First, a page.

OCD Emma 2It’s been nearly seven years since I was diagnosed with OCD, and while it’s still there affecting my life in little ways, the medication and therapy combo continues to help me keep it somewhat under control. I’ve also learned some creative ways to avoid the compulsions – for example, I have a lot of rituals around hanging the laundry on the line. The washing must come out of the machine and into the basket in a certain order. It must then be hung on the line in a certain order, the pegs must all match and certain items require specific combinations of pegs. It can take up to an hour to hang a single load, and with five small children, there’s simply too much laundry and not enough time, so instead of battling with my head to try to combat the rituals, I avoid them altogether by drying all the washing in the clothes dryer. Yes, it’s an expensive exercise, and no, it’s not great for the environment, but if there’s one thing that living with OCD has taught me it’s to save my energy for the big stuff and not sweat the small stuff.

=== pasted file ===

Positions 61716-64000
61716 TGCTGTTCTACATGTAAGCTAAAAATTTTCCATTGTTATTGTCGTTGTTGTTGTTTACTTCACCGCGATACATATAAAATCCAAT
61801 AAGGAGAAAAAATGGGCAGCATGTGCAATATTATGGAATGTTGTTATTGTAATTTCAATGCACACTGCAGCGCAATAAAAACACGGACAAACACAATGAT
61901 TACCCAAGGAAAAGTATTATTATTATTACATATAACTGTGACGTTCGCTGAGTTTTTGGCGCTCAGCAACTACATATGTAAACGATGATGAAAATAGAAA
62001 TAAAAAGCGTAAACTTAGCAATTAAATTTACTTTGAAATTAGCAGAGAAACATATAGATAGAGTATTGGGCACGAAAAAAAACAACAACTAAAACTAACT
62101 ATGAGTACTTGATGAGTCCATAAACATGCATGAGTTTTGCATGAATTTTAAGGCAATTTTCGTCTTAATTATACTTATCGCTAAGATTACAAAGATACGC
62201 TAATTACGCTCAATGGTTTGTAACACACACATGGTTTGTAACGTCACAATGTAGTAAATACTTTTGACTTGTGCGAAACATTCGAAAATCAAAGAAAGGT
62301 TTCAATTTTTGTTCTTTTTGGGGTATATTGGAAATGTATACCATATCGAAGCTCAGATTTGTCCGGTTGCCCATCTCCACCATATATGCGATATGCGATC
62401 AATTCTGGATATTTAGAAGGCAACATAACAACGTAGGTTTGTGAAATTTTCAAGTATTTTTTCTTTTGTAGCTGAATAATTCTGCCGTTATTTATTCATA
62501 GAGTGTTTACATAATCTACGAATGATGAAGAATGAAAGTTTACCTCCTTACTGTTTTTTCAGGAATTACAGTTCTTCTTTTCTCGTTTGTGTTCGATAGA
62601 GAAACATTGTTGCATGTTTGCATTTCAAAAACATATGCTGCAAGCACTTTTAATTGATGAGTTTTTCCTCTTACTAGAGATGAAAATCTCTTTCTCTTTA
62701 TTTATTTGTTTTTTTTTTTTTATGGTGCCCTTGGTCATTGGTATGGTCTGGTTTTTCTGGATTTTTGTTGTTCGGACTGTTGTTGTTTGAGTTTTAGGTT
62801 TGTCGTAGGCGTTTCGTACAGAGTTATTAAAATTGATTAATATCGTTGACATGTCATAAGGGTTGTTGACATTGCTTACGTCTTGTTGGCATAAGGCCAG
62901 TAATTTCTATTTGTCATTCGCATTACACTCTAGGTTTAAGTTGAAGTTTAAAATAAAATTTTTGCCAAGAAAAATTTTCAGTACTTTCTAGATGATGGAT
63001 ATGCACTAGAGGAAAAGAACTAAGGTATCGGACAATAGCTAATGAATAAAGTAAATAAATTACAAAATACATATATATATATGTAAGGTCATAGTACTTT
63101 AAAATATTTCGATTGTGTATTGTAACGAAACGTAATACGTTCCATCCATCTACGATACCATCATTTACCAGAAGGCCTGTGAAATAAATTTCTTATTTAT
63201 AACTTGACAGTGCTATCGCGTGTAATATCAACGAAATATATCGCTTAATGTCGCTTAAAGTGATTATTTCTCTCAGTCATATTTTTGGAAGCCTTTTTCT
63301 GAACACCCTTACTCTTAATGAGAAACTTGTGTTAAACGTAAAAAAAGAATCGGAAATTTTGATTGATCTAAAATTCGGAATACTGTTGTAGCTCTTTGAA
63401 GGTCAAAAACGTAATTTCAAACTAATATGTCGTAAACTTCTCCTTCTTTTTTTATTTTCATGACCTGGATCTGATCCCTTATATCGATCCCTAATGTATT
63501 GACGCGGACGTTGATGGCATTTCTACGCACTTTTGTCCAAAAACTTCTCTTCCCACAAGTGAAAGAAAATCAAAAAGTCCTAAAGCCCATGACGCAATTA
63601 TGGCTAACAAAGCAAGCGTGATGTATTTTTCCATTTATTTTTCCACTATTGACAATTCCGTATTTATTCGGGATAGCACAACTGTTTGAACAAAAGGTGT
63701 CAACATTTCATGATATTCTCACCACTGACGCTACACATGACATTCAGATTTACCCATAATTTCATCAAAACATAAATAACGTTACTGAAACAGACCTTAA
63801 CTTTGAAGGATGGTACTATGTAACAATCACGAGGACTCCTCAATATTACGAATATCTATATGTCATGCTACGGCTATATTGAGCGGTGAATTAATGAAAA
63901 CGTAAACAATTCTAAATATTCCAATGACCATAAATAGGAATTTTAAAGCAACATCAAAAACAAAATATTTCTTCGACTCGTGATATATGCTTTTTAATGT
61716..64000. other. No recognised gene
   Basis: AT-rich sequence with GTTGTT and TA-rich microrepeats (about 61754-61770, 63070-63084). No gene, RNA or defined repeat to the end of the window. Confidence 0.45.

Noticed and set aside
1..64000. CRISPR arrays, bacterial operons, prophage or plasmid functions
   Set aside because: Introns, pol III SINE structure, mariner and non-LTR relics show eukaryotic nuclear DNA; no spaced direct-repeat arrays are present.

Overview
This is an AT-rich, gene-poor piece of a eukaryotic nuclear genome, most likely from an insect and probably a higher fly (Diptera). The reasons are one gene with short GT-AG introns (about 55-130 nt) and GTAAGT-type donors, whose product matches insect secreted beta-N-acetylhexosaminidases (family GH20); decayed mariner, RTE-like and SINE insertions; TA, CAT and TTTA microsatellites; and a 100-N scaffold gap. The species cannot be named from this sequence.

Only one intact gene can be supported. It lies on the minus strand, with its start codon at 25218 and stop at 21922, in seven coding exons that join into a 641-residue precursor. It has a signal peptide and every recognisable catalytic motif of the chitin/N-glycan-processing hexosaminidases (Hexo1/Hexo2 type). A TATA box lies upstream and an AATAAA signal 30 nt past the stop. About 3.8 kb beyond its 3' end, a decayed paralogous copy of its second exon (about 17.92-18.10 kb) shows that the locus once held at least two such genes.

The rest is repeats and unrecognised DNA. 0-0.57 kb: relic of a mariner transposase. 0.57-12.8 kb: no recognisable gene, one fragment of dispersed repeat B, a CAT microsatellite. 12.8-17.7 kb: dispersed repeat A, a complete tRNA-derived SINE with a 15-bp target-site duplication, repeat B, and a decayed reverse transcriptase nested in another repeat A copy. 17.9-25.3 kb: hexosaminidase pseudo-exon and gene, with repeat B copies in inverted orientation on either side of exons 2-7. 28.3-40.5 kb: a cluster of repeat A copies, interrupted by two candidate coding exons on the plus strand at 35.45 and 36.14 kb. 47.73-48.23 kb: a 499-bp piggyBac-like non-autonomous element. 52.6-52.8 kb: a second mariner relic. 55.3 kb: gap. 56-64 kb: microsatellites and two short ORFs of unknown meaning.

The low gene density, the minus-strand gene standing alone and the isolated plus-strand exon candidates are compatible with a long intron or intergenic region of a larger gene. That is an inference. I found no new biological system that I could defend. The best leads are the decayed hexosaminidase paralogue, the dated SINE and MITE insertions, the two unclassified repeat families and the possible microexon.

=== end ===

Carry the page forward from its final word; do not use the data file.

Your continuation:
I’m open with my friends and family about what it’s like to live with OCD, and it’s even been the source of some amusement – my husband regularly tells people that he got ripped off because I don’t have the obsessive cleanliness thing going on. He reckons that if he has to live with the darker side of the condition, the least he deserves is the perk of a clean house!

I’m also realistic about the fact that I’ll probably need to keep taking medication for the rest of my life. I’ve had a few breaks from it over the years and they’ve generally not gone so well. Without the medication, the anxiety is simply too overwhelming for the CBT techniques to touch. Do I love the idea of pumping my brain full of drugs? Of course not! But it keeps the playing field level, it gives me the upper hand over my OCD and that makes it worth it.

I own my OCD, I will not let it own me. 

OCD Emma 1

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OCD Emma profileOne-time high-flying journo turned SAHM, Emma blogs at Five Degrees of Chaos about parenting on the edge of sanity – navigating her own personal mental health minefield while raising five girls, one of whom lives with chronic illness. You can find her blog here.

 

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Obsessive Compulsive Disorder

We all have our little idiosyncrasies. Those behavioural quirks that to most people seem weird. Perhaps it’s that the pegs need to be OCD alphabeticalcolour coded when you hang the washing on the line. Or maybe it’s that you need to line up your pens in a certain order. Or even the toilet roll being in the “over” position.